—   ROD Accomplishments
   ~   Enforcement

o  Chemical Emergency Preparedness and Prevention
   —   Preparedness and Prevention
   —   Enforcement

o  RCRA
   ~   Land Disposal
   —   Incinerators
   —   Storage and Treatment
   —   Corrective Action
   —   Enforcement

o  Office of Underground Storage Tanks
   —   State Program Approvals
   —   Leaking Underground Storage Tanks
                                      -105-

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                              THE SUPERFUND PROGRAM

                                      OVERVIEW

o  The Superfund Program addresses the government's response to:

       Hazardous substance releases or substantial threat of release into the environment, and;
       Pollutant or contaminant releases of substantial threat of release which may present an
       imminent or substantial danger to the public health or welfare.

o  The Superfund Program encompasses several major areas of activity: Remedial actions,
   Removal actions, Enforcement, and Chemical Emergency Preparedness and Prevention (CEPP).
   The programmatic activity status, as it is tracked in STARS, will be discussed in this report by
   each of these areas.


                                 REMEDIAL PROGRAM

o  The remedial program can be divided into three activity stages:  Pre-Remedial Investigation,
   Remedial Alternatives Evaluation, and Remedial Action Implementation, shown on the adjoining
                    stages track
                                        -106-

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                      The Superfund Remedial Program in Perspective
Superfund
 Removal
 Program
              Pie-Remedial
              Investigation
Site Discovery
    or
 Notification
                 Y
                                Remedial
                              Alternatives
                               Evaluation
 Remedial
Investigation
                                                Feasibility
                                                  Study
                                                  I
                                                Record of
                                                Decision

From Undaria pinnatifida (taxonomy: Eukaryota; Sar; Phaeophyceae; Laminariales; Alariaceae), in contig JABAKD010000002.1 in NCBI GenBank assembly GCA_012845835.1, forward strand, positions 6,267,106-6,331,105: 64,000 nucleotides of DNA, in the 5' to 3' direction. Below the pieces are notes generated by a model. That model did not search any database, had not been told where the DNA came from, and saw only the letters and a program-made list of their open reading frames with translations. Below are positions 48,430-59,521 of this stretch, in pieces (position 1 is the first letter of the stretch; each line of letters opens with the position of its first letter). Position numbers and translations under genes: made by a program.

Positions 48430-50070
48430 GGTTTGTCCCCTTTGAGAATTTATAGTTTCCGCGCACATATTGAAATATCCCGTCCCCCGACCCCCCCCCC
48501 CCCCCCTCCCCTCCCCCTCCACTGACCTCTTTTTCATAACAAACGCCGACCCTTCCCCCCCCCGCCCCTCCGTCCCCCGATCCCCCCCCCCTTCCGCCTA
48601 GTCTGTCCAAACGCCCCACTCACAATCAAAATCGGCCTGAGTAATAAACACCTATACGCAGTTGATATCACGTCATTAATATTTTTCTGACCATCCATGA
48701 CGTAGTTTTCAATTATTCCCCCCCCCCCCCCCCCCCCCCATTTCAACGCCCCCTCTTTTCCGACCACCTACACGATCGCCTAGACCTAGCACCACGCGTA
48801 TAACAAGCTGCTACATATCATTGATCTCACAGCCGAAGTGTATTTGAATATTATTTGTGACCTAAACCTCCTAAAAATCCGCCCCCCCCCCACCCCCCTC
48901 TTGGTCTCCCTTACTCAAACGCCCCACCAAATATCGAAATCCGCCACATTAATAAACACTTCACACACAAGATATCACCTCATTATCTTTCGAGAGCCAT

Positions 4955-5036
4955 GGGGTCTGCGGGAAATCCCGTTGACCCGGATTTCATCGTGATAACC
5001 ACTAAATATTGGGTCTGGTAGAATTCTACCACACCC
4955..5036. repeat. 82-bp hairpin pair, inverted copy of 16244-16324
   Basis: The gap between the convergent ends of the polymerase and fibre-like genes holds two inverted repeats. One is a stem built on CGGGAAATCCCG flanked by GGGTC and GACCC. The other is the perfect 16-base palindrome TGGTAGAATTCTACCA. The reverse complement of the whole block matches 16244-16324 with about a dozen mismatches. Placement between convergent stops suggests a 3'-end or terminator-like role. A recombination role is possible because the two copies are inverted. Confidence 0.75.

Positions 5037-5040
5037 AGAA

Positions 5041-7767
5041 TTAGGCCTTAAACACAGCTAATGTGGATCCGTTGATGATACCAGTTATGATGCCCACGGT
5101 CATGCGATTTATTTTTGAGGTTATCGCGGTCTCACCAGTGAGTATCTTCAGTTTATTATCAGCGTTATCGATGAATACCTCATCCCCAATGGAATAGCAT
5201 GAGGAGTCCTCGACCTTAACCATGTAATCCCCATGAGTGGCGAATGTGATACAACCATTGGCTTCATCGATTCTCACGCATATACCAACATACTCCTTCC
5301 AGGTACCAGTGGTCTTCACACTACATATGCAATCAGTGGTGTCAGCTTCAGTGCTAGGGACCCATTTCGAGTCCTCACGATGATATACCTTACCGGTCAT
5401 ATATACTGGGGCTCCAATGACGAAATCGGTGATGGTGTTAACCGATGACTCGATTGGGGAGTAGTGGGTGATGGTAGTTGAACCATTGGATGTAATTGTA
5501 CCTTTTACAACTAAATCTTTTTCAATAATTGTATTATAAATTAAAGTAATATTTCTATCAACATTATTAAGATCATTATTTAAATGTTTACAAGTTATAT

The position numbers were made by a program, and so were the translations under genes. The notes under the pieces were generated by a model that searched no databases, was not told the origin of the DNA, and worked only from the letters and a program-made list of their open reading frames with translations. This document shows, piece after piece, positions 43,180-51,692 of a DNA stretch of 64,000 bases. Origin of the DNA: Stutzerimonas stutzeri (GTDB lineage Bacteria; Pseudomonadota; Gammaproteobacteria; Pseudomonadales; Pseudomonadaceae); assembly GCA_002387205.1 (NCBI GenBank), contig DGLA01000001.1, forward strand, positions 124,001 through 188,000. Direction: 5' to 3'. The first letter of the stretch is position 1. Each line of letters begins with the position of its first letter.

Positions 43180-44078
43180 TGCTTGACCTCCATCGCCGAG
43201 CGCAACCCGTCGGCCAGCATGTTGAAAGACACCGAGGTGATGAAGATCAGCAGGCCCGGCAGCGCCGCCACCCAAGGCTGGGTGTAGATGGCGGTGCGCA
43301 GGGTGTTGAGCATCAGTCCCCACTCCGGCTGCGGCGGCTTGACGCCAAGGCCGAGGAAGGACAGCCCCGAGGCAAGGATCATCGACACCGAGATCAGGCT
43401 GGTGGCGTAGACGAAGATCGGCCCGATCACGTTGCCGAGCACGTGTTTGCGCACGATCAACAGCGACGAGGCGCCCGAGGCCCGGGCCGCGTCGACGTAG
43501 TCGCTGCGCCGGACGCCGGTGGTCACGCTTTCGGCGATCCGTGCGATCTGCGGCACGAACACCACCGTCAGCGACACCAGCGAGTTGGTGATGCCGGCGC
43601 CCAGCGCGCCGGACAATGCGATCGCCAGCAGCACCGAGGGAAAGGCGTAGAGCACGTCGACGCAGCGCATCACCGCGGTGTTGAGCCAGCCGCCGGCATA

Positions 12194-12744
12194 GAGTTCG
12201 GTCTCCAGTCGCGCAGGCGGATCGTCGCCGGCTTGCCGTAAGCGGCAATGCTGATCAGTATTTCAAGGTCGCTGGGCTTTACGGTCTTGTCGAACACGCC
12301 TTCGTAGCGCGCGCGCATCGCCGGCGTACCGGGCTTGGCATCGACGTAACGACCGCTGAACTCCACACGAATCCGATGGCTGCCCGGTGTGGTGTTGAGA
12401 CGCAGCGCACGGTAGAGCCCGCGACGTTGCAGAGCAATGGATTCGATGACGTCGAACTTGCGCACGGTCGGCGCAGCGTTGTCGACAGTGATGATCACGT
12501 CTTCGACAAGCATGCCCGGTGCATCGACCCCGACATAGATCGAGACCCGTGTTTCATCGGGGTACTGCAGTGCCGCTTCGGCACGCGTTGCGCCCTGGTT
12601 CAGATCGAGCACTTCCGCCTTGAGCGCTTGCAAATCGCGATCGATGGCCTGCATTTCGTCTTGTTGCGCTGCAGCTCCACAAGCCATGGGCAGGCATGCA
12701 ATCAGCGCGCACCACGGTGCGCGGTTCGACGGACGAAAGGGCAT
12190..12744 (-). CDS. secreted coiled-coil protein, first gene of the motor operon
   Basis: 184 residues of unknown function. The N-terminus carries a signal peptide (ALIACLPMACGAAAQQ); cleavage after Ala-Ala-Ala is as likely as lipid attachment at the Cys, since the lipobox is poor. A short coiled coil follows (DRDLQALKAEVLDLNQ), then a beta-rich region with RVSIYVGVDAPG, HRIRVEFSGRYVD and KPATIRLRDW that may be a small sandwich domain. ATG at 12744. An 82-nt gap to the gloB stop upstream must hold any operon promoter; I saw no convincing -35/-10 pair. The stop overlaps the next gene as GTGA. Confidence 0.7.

Removal activities can be initiated at any stage in the remedial program

            Activity is tracked in STARS

                                         -107-
                               Remedial
                                Action
                             Implemention

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                           REMEDIAL PROGRAM OVERVIEW
o  Using STARS data from the fourth quarter of FY 1990, the adjoining chart shows a national
   performance summary toward the major stages in the Superfund Remedial Program "pipeline."

o  While the comparison between progress at certain stages in the pipeline is not appropriate, this
   diagram does indicate areas where progress is slow.  These slow stages may ultimately cause a
   backlog as more sites move through the earlier stages of the pipeline.

o  Through fourth quarter each remedial stage shows varying progress. From first to fourth
   quarter, Site Investigation (SI) activity, though slowing, remained above target. The bulk of the
   Record of Decisions (RODs) were comleted in fourth quarter, as were remedial designs (RDs).
   Included in this report is a summary of ROD activity from FY 1987 through FY 1990.

o  The next major SARA goal states that EPA will commence 200 additional Remedial Actions by
   October 1991. The Regions completed 76 RA starts in FY 1990, and have targeted 59 RA starts
   for FY 1991. EPA successfully met the October 1989 SARA goal of 175 RA starts.
                                       -108-

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                              SUPERFUND REMEDIAL PROGRAM